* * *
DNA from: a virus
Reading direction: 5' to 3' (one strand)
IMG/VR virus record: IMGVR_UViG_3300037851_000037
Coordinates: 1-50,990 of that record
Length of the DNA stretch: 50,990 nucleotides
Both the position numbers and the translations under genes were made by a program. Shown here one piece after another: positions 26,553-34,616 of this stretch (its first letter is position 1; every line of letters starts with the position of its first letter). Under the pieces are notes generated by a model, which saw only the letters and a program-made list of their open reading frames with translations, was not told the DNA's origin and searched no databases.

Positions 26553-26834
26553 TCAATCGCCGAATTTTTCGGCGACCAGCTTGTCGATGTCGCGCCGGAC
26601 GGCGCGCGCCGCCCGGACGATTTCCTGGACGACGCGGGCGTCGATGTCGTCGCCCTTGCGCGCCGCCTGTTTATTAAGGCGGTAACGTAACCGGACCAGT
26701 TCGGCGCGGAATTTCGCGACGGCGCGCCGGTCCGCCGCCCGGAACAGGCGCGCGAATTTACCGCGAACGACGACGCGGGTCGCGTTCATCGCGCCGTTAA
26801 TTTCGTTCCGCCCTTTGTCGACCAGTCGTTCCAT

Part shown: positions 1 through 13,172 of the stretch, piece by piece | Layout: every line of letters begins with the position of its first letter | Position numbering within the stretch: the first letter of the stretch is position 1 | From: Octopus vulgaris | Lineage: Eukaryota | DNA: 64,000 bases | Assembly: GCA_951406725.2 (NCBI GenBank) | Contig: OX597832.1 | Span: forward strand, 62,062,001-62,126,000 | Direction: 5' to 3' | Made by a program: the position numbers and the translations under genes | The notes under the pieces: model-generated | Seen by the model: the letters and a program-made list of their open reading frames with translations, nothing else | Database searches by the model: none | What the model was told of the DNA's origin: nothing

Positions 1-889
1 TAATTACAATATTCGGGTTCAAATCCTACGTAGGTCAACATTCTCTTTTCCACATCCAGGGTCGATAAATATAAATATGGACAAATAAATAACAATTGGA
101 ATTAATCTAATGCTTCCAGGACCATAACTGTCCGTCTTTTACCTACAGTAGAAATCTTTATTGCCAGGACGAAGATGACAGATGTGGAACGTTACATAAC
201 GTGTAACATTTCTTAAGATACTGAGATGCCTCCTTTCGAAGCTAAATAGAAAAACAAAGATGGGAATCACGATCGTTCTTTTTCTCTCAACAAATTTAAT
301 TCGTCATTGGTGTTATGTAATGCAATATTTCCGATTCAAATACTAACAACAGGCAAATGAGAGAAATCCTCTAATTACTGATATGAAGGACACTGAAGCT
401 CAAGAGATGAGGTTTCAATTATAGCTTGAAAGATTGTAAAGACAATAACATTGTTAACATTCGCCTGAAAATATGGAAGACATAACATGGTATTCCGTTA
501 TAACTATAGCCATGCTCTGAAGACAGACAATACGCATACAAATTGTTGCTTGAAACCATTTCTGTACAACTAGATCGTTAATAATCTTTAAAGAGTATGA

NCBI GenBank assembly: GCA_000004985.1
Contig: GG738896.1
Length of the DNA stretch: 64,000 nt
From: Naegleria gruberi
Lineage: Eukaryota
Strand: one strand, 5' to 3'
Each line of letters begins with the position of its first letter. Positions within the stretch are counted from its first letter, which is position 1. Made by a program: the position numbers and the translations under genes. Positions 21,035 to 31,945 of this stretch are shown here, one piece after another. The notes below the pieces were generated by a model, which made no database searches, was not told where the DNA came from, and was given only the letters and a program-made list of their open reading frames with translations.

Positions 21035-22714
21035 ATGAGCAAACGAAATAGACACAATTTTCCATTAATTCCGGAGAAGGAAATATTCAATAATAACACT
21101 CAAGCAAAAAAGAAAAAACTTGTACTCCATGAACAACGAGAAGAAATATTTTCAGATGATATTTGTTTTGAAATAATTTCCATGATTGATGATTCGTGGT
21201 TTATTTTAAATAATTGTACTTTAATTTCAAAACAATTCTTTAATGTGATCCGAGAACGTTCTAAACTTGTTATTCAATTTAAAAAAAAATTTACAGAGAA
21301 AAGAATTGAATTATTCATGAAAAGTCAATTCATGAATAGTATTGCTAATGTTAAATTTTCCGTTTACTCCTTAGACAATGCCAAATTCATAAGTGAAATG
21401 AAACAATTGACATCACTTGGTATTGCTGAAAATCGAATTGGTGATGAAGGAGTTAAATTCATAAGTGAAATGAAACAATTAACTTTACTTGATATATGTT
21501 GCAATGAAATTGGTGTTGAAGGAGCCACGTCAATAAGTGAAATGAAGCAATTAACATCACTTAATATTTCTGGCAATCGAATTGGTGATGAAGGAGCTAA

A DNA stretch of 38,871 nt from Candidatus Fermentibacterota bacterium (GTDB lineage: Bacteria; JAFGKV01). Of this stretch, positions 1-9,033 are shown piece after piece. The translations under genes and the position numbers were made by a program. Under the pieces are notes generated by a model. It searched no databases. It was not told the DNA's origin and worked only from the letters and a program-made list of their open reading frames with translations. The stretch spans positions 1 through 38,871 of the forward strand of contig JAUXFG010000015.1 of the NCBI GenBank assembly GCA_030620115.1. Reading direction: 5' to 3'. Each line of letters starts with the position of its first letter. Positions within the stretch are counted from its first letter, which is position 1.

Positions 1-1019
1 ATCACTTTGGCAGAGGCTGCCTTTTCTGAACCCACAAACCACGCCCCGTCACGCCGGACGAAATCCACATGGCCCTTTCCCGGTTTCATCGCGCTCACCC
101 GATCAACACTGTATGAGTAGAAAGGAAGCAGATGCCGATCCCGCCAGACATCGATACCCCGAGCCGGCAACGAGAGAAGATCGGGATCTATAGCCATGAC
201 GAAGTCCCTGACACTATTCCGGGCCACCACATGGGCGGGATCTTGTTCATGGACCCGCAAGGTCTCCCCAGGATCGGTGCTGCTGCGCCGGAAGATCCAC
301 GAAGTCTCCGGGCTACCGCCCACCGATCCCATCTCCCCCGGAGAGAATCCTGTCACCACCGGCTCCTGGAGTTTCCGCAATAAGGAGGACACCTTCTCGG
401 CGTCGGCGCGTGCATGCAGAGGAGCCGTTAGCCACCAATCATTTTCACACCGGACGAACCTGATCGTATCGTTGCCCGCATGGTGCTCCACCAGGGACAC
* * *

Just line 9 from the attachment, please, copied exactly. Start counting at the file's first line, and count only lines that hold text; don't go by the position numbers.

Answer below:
26601 GGCGCGCGCCGCCCGGACGATTTCCTGGACGACGCGGGCGTCGATGTCGTCGCCCTTGCGCGCCGCCTGTTTATTAAGGCGGTAACGTAACCGGACCAGT